For Whom Are You Looking: tell what you see and hear

jesus-christ-from-hagia-sophiaMatthew 11:2-11. 2 When John heard in prison of the works of the Messiah, he sent his disciples to him 3 with this question, “Are you the one who is to come, or should we look for another?” 4 Jesus said to them in reply, “Go and tell John what you hear and see: 5 the blind regain their sight, the lame walk, lepers are cleansed, the deaf hear, the dead are raised, and the poor have the good news proclaimed to them. 6 And blessed is the one who takes no offense at me.” Continue reading

For who are you looking: context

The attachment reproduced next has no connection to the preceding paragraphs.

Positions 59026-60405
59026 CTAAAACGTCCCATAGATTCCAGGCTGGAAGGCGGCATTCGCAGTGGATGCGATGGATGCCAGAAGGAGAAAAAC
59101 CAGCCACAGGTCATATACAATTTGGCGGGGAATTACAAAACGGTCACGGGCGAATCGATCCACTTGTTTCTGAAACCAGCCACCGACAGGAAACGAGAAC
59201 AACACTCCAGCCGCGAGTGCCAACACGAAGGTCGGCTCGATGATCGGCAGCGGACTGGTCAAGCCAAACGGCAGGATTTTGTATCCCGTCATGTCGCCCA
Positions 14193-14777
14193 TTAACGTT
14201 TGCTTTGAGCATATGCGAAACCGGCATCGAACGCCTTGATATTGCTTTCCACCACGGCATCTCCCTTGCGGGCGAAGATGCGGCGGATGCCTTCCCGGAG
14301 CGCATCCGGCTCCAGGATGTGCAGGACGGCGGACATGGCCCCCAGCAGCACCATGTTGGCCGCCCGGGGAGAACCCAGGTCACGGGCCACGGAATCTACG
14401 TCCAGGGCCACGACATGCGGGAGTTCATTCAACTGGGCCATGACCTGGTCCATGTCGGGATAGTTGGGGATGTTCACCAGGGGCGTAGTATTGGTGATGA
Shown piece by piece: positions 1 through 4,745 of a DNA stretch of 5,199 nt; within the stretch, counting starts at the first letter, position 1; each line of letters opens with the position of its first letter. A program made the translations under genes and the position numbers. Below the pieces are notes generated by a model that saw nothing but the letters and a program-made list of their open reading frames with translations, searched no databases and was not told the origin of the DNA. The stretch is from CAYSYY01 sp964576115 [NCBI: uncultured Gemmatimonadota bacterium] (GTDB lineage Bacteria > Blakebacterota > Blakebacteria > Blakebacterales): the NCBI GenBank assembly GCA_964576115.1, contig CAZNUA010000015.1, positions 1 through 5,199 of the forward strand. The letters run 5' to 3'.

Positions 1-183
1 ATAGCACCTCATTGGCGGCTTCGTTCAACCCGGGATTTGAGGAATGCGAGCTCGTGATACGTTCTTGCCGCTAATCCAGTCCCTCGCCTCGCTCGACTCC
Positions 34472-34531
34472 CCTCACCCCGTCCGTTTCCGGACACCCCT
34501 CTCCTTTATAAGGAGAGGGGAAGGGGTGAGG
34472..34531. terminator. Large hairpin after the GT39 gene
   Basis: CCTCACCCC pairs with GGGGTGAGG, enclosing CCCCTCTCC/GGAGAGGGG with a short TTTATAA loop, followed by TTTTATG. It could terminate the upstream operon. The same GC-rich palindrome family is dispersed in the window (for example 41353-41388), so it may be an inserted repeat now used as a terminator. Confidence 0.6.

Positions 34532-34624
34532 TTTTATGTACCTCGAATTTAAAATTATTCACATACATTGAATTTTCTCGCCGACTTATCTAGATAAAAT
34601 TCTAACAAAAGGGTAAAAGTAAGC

jesus-christ-from-hagia-sophiaThe Third Sunday in Advent. Matthew 11:2-11. 2 When John heard in prison of the works of the Messiah, he sent his disciples to him 3 with this question, “Are you the one who is to come, or should we look for another?” 4 Jesus said to them in reply, “Go and tell John what you hear and see: 5 the blind regain their sight, the lame walk, lepers are cleansed, the deaf hear, the dead are raised, and the poor have the good news proclaimed to them. 6 And blessed is the one who takes no offense at me.” 7 As they were going off, Jesus began to speak to the crowds about John, “What did you go out to the desert to see? A reed swayed by the wind? 8 Then what did you go out to see? Someone dressed in fine clothing? Those who wear fine clothing are in royal palaces. 9 Then why did you go out? To see a prophet? Yes, I tell you, and more than a prophet. 10 This is the one about whom it is written: ‘Behold, I am sending my messenger ahead of you; he will prepare your way before you.’ 11 Amen, I say to you, among those born of women there has been none greater than John the Baptist; yet the least in the kingdom of heaven is greater than he. Continue reading